Bruce Springsteen was such an enigmatic songwriter that he could easily pen tunes for the greatest pop stars around and let the acclaim go on by. In fact, arguably one of his finest ever songs was given to Patti Smith as he felt that ‘Because The Night’ was a track a little too far out of his wheelhouse. Another such track that Springsteen was desperate to give away was ‘Fire’.
An obvious love song, the track was never intended for Springsteen. One of the songs The Boss had written for somebody else, ‘Fire,’ was originally intended for The King himself, Elvis Presley. Eventually picked up by the Pointer Sisters in 1978, ‘Fire’ is now a key part of Springsteen’s live sets. While the Pointer Sisters relied on their magnetic vocal performances to seal their own connection to the song, Springsteen’s version is simply dripping with machismo. Charged with testosterone and brimming with The Boss’ passion, the song feels as close to its title as possible when under his guidance. There’s perhaps no better performance of the song than this rendition from 1978.
Not many artists dwarf Bruce Springsteen, but the mercurial talent of Elvis Presley was certainly one of them. It makes the idea that The Boss wrote this song with him in mind all the more interesting. Springsteen was an unashamed fanboy of The King and has often shared his love for the ‘Heartbreak Hotel’ singer, even once famously breaking into Graceland to try and speak with his idol.
As a child growing up in New Jersey, Springsteen attributed Elvis’ 1956 smash hit ‘Hound Dog’ as being a major turning point in his life. “When I heard it, it just shot straight through to my brain,” he recalled. “I realised, suddenly, that there was more to life than what I’d been living. I was then in pursuit of something, and there’d been a vision laid out before me. You were dealing with the pure thrust, the pure energy of the music itself. I was so very young, but it still hit me like a thunderbolt.”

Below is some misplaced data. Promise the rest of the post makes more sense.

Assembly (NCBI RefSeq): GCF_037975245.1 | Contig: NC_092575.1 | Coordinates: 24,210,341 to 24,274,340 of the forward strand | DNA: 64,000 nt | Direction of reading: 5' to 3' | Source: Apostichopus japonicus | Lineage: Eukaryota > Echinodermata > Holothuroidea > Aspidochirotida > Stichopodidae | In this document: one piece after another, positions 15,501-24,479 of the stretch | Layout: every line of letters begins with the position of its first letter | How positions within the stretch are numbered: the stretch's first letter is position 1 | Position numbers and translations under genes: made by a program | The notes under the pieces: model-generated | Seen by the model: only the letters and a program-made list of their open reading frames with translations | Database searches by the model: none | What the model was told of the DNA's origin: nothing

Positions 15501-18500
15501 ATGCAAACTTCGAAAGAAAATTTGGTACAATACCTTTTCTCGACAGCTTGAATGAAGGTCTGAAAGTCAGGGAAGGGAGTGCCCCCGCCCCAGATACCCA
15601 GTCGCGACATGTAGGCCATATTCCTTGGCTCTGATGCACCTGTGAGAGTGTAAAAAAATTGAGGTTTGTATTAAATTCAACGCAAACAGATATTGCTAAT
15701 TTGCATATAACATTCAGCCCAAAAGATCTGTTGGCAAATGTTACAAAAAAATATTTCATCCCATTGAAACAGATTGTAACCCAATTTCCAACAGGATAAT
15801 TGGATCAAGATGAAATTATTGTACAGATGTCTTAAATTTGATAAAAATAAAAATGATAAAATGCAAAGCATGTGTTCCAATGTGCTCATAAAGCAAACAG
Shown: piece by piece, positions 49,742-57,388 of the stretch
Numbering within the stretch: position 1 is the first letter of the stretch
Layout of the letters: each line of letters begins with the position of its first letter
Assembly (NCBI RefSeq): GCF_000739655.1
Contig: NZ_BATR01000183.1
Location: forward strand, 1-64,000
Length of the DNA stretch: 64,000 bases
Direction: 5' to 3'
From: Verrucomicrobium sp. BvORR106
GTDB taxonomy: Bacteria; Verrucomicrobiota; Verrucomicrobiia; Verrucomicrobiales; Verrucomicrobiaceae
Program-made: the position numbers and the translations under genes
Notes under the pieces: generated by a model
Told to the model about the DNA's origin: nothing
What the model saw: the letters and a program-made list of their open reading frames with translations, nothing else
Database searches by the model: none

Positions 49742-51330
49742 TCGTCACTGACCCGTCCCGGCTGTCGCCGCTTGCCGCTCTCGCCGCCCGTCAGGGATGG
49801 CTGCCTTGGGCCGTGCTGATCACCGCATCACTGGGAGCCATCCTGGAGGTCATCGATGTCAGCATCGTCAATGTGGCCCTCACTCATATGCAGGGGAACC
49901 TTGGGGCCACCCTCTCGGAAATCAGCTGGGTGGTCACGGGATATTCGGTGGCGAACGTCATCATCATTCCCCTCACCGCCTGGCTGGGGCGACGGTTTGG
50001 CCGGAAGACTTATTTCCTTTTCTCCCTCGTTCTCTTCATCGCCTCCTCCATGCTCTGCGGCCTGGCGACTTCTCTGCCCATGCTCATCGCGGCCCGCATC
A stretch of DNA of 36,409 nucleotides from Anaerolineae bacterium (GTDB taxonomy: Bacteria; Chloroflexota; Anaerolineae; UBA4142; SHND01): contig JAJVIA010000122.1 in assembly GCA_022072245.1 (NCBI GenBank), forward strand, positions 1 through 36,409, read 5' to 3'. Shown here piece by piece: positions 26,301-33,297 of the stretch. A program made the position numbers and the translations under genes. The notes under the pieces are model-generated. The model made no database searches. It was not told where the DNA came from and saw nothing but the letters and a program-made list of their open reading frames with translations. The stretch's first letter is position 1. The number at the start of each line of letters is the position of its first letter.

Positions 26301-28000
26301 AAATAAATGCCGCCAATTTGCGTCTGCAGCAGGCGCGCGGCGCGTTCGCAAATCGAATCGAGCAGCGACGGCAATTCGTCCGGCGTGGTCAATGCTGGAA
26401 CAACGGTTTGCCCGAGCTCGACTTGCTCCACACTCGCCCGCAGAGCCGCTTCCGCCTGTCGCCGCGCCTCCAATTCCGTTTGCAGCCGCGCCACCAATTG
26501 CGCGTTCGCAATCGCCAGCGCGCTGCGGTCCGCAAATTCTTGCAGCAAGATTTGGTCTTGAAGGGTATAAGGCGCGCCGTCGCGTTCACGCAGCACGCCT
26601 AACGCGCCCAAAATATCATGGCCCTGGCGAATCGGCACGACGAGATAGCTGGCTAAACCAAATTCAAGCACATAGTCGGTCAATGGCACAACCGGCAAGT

This dedication to Presley continued well into his adult life. On May 28, 1977, Springsteen and bandmate Steve Van Zandt were finally able to see The King’s performance at the Spectrum in Philadelphia. Unaware just how long gone Presley’s golden days were at the time, much to his disappointment, Springsteen later recalled of the show, “It was not a good night.” To come to terms with his sadness, he supposedly went home and wrote a song titled ‘Fire,’ which he intended to give to Presley. But unfortunately, Presley passed away before the demo reached him.
Instead, the song ended up in the hands of rockabilly menace Robert Gordon and the aforementioned R&B stylings of The Pointer Sisters. Never featuring on a straight studio album, Springsteen and the E Street Band’s take on the song is all the rarer and gratifying for it. Below, we can a taste of exactly how Springsteen had wanted the song to sound, even if he thought there should be another person singing it.
Watch Bruce Springsteen and the E Street Band perform ‘Fire’ at a rare show in 1978.